For those of us striving to bring patient centricity into all aspects of medical communications, there are few events as inspiring and galvanizing as NORD’s Breakthrough Summit. The summit, which was held in Washington, DC this week, is one of the few events that brings patients, academic researchers, and private industry together, on equal footing, to collaborate and share ideas. Being there together for two days had the remarkable effect of pulling us out of the silos of our everyday work and reconnecting us with the bigger reasons why we do what we do.
A NORD staffer noted the continued growth of the summit, with this year’s event having about a hundred more participants than last year and last year’s having about a hundred more than the year before. The large audiences engaged in every session and the heightened energy were impressive. (Our only regret of the summit: we wish more time had been set aside for audience Q&A, as almost every session ended with a line of people still at the microphones for their chance to engage the panelists.)
One of the most inspirational speakers was the amazing Maria Kefalas, who gave an incredibly moving talk about her work founding and leading the Calliope Joy Foundation. Even though her own daughter, Cal, was too late to receive a promising experimental gene therapy, Maria kept fundraising to send other children with leukodystrophy to Milan to be treated. Through cupcake sales and sheer force of will, the foundation raised more than $450,000 to establish a Center of Excellence at the Children’s Hospital of Philadelphia. Maria shared photos of some of the children who have benefitted from the foundation’s work. Her sadness at having Cal in hospice fully interwoven with her joy at being able to help others made a lasting impact.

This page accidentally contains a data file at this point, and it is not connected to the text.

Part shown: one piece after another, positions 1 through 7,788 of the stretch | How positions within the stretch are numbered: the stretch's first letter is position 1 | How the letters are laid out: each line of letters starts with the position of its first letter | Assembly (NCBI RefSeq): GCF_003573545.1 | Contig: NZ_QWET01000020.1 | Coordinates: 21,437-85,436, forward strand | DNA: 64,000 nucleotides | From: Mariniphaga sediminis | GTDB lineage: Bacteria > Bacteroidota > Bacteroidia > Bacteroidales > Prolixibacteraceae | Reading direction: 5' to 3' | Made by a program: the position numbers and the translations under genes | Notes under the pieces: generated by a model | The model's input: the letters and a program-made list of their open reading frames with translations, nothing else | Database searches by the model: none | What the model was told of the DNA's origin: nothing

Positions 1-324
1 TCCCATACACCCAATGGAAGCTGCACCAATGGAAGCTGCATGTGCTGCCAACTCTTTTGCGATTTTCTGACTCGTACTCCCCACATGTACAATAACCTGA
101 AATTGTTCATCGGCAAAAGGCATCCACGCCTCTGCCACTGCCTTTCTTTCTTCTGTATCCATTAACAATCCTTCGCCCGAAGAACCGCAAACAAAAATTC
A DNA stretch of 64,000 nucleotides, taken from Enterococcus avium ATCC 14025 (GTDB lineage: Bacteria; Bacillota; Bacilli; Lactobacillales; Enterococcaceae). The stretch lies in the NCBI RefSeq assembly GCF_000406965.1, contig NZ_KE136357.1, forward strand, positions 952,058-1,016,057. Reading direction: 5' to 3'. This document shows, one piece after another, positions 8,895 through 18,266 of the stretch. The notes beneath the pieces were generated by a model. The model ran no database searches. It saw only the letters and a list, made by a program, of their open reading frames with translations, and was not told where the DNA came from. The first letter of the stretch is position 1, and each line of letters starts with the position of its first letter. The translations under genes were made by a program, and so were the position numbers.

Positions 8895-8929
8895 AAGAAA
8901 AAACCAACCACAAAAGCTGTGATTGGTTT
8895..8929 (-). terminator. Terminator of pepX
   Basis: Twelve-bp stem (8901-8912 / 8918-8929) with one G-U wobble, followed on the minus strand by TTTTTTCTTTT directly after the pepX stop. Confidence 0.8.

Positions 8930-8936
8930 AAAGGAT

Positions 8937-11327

Equally inspiring—though considerably less emotional—was the high level of participation by senior members of the FDA. No less than 9 director-level members of the regulatory group were assembled for a fascinating panel discussion led by the always-engaging Dr. Robert Temple. Each of the panelists spoke clearly about the importance of patient input and involvement in their work and highlighted ways they hoped patients would be more engaged going forward. One striking example was when Wilson Bryan noted that academia and private industry have frequently had difficulty collaborating effectively and suggested that patient advocates be the ones to help bridge that gap by encouraging (or even demanding) better data sharing, especially of research results. This is an area we are working to support through PEPtrials, by ensuring patients remain at the center of all research activities.
Perhaps what most stays with us now that we’re home are all of the individual patients, caregivers, and advocates who took the time to share their stories with us. Each and every one of them amazed us with their knowledge of their condition, their ability to clearly articulate their past experiences and future hopes, and their determination to make a difference by helping others like them. We were impressed with the sheer number of great conversations we had and awed by their dedication. These are exactly the people we had in mind when we started PEPpartners, and we remain dedicated to giving them a platform that amplifies their voices.
The inspiring summit reminds all of us at the Patient Experience Project that there is so much work for us to do to make the vision of patient-centered healthcare a reality. It also provides us with ample evidence of how impactful and rewarding our efforts can be and why we should never grow tired of doing what’s best for the patient.